The process by which banks create money is so simple that the mind is repelled.
You will find that the State is the kind of organization which, though it does big things badly, does small things badly, too.
Money differs from an automobile or mistress in being equally important to those who have it and those who do not.
Economics is a subject profoundly conducive to cliche, resonant with boredom. On few topics is an American audience so practiced in turning off its ears and minds. And none can say that the response is ill advised.
People who are in a fortunate position always attribute virtue to what makes them so happy.
Humor is richly rewarding to the person who employs it. It has some value in gaining and holding attention, but it has no persuasive value at all.
If all else fails, immortality can always be assured by spectacular error.
Power is not something that can be assumed or discarded at will like underwear.
Much literary criticism comes from people for whom extreme specialization is a cover for either grave cerebral inadequacy or terminal laziness, the latter being a much cherished aspect of academic freedom.
Wealth, in even the most improbable cases, manages to convey the aspect of intelligence.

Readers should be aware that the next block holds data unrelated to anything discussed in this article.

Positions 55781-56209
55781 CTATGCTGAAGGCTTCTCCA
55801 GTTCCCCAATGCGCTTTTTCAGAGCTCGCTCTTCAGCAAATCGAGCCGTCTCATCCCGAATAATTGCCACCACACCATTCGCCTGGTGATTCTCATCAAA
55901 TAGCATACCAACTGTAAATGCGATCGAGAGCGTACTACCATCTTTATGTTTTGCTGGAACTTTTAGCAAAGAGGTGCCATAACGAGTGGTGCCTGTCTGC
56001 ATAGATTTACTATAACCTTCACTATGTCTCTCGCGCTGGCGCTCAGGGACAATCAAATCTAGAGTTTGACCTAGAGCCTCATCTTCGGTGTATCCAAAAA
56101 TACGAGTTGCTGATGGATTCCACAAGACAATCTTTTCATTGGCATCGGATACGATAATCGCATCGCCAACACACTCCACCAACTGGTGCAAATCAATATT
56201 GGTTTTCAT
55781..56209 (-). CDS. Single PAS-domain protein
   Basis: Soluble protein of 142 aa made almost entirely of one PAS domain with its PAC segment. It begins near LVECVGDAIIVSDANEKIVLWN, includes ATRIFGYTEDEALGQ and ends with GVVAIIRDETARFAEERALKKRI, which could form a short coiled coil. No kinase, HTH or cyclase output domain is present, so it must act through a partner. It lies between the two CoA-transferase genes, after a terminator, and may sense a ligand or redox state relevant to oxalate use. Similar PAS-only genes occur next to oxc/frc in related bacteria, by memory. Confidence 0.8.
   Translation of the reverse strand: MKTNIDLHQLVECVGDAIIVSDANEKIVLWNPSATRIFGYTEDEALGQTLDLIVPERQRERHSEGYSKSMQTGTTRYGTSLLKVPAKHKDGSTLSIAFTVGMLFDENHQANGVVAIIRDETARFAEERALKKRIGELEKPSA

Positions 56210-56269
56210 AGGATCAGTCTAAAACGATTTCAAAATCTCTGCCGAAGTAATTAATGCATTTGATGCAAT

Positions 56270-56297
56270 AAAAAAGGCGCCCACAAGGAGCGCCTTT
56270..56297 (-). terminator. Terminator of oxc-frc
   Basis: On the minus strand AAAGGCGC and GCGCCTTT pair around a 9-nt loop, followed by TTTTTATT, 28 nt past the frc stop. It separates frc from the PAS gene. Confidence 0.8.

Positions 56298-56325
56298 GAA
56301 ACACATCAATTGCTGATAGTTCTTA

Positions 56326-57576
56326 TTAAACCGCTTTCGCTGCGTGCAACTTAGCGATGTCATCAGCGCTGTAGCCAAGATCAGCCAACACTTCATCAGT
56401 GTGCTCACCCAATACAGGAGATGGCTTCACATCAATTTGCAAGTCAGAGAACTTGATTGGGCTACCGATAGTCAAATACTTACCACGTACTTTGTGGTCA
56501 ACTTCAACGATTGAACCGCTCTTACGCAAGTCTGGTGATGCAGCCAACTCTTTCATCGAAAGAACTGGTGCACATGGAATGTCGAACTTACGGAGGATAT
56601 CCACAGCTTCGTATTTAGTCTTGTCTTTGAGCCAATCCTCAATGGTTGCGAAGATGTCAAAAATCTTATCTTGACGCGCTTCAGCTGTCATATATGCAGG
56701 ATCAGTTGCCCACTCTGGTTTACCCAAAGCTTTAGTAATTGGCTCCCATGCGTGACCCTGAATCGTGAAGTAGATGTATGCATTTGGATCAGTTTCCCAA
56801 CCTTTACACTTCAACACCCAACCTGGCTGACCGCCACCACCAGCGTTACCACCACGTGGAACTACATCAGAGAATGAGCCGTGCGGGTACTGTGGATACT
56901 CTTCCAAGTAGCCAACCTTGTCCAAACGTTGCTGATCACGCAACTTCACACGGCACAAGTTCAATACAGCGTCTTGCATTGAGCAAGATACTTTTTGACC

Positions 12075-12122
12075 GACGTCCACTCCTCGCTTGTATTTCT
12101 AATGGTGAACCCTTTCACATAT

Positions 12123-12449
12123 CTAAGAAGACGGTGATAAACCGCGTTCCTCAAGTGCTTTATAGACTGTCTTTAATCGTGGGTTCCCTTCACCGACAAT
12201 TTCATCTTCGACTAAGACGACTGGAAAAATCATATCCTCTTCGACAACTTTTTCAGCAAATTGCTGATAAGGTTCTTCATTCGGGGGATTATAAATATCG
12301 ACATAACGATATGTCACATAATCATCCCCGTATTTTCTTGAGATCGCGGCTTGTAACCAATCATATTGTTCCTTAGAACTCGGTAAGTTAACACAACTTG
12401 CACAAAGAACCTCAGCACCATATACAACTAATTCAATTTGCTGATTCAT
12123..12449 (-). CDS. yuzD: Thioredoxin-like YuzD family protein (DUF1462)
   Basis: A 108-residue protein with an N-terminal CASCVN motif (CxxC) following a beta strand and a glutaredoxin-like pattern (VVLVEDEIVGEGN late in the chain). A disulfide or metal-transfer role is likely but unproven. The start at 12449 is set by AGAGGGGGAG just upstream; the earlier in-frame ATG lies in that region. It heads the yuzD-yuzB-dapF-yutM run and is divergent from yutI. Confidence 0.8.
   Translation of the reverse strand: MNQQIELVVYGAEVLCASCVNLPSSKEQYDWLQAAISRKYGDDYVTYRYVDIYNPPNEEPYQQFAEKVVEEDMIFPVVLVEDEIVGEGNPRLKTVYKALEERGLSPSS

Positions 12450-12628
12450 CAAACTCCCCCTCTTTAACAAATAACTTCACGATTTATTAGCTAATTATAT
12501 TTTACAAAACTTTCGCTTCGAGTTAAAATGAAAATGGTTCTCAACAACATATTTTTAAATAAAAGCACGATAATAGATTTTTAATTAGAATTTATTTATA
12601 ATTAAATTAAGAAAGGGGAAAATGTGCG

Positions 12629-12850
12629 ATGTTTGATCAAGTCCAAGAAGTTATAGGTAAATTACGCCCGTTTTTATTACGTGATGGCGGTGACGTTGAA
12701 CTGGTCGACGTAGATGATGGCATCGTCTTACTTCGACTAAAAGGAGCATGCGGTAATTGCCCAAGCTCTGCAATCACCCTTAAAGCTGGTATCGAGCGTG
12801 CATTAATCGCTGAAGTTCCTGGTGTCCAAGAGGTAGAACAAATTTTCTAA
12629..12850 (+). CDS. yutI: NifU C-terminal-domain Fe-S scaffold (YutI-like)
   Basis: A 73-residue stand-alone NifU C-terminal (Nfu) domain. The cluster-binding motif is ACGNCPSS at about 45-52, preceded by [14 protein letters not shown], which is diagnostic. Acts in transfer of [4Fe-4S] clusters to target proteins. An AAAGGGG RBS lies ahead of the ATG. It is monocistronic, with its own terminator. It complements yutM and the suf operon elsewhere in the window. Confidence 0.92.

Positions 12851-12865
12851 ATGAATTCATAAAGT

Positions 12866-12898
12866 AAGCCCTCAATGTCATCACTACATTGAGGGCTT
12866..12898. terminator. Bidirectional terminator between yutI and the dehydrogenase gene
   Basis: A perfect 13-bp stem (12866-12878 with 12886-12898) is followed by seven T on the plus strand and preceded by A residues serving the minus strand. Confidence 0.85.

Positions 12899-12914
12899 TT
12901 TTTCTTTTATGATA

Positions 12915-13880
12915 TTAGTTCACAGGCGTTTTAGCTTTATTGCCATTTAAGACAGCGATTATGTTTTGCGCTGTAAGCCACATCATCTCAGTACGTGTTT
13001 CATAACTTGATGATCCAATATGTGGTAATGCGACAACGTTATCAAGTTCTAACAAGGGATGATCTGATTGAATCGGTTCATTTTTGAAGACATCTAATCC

There's a certain part of the contented majority who love anybody who is worth a billion dollars.
All of the great leaders have had one characteristic in common: it was the willingness to confront unequivocally the major anxiety of their people in their time. This, and not much else, is the essence of leadership.
It is a far, far better thing to have a firm anchor in nonsense than to put out on the troubled seas of thought.
Wealth is not without its advantages and the case to the contrary, although it has often been made, has never proved widely persuasive.
It would be foolish to suggest that government is a good custodian of aesthetic goals. But, there is no alternative to the state.
Liberalism is, I think, resurgent. One reason is that more and more people are so painfully aware of the alternative.
In all life one should comfort the afflicted, but verily, also, one should afflict the comfortable, and especially when they are comfortably, contentedly, even happily wrong.
In any great organization it is far, far safer to be wrong with the majority than to be right alone.
Faced with the choice between changing one's mind and proving that there is no need to do so, almost everyone gets busy on the proof.
Total physical and mental inertia are highly agreeable, much more so than we allow ourselves to imagine. A beach not only permits such inertia but enforces it, thus neatly eliminating all problems of guilt. It is now the only place in our overly active world that does.
Meetings are a great trap. Soon you find yourself trying to get agreement and then the people who disagree come to think they have a right to be persuaded. However, they are indispensable when you don't want to do anything.
We all agree that pessimism is a mark of superior intellect.
Nothing is so admirable in politics as a short memory.
There is certainly no absolute standard of beauty. That precisely is what makes its pursuit so interesting.
We can safely abandon the doctrine of the eighties, namely that the rich were not working because they had too little money, the poor because they had much.